The Lou Gerstner era had begun, and the byword became: THINK DIFFERENTLY!

Think differently applies to every company today as much as it did to IBM back in the early 1990s. Some things that I learned along the way might be useful in your situation.

Process with a Purpose

Process became a mantra, in companies small and large, to ensure that efforts would be repeatable. The problem became that most companies focused more on documenting the process steps than achieving the actual outcomes. Process for process sake was an effort in “checking a box” and produced very little in the way of tangible results. To be effective, process needs to be how you operate daily. Does your company suffer from that malady? One trainer noted that when a group of smart people solves a business problem without an effective documented process, next year another group of equally smart people will meet to solve the same problem. Does that happen in your company?

Promote an Entrepreneurial Spirit

Whether you have a startup or mature company, the necessity to innovate and move quickly has become “table stakes” in a rapidly changing business environment. What separates the winners from the also rans, is the ability to anticipate inflection points before your competitor does. If you are stuck in the past ways of operating, like we were at IBM, you will likely miss new opportunities. I know a retired CEO of a billion-dollar company who had worked at multiple companies of similar size. He received the offer to be CEO because earlier in his career he had worked at a $20M early-stage company and the board was looking for someone who knew about innovation and moving quickly? Would you be hired if either of those attributes were the main criteria for your current position?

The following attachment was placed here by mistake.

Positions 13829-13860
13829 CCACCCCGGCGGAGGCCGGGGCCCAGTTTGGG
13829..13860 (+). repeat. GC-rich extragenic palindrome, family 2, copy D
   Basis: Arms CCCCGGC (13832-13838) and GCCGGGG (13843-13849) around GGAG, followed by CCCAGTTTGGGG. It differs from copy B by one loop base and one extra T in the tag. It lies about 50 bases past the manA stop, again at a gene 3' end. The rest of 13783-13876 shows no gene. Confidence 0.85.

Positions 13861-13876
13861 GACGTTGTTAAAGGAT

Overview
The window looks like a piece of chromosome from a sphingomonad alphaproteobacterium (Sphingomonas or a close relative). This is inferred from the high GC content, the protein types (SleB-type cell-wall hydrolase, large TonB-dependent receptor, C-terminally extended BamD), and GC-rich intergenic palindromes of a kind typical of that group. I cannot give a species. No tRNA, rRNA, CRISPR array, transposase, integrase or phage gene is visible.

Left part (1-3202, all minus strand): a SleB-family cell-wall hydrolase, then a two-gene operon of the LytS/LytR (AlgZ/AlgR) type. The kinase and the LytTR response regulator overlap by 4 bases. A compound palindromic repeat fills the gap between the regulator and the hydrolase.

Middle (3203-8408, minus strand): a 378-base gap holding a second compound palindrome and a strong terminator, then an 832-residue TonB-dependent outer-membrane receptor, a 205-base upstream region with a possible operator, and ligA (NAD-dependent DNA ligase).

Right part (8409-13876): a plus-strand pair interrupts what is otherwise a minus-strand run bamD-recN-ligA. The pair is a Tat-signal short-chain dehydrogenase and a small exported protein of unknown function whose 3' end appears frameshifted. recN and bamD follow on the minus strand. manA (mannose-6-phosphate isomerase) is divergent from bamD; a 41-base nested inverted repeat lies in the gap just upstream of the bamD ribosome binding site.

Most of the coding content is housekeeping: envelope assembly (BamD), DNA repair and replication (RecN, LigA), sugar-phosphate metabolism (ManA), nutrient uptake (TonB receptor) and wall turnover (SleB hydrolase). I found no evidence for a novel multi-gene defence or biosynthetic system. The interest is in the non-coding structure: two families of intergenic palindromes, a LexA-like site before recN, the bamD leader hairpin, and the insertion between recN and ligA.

Walk Away if Necessary

There is a time-honored adage in M&A work that you shouldn’t “fall in love with the deal.”  You need to have the mindset that you can “walk away” from the negotiating table at any time and not look back. In like manner, those companies and individuals who are stuck in the past, are holding on to obsolete products, services, and hiring practices at their own detriment. Not to mention customers and skilled employees who are no longer needed. Lou Gerstner saw what needed to be done at IBM and took a $10B write off to cover getting rid of obsolete inventory, sheading headcount, and unneeded real estate. It sent a message to investors, employees, and customers that we were starting to THINK DIFFERENTLY and in a positive way. Are you taking any bold steps, and walking away from antiquated ideas? 

Thinking differently involves a mindset change that starts with easily viewed practices. I stopped wearing white shirts during my final years with Big Blue as a means of sending an outward message to employees that they should not be afraid to challenge past norms. I trust that you are doing something similar today.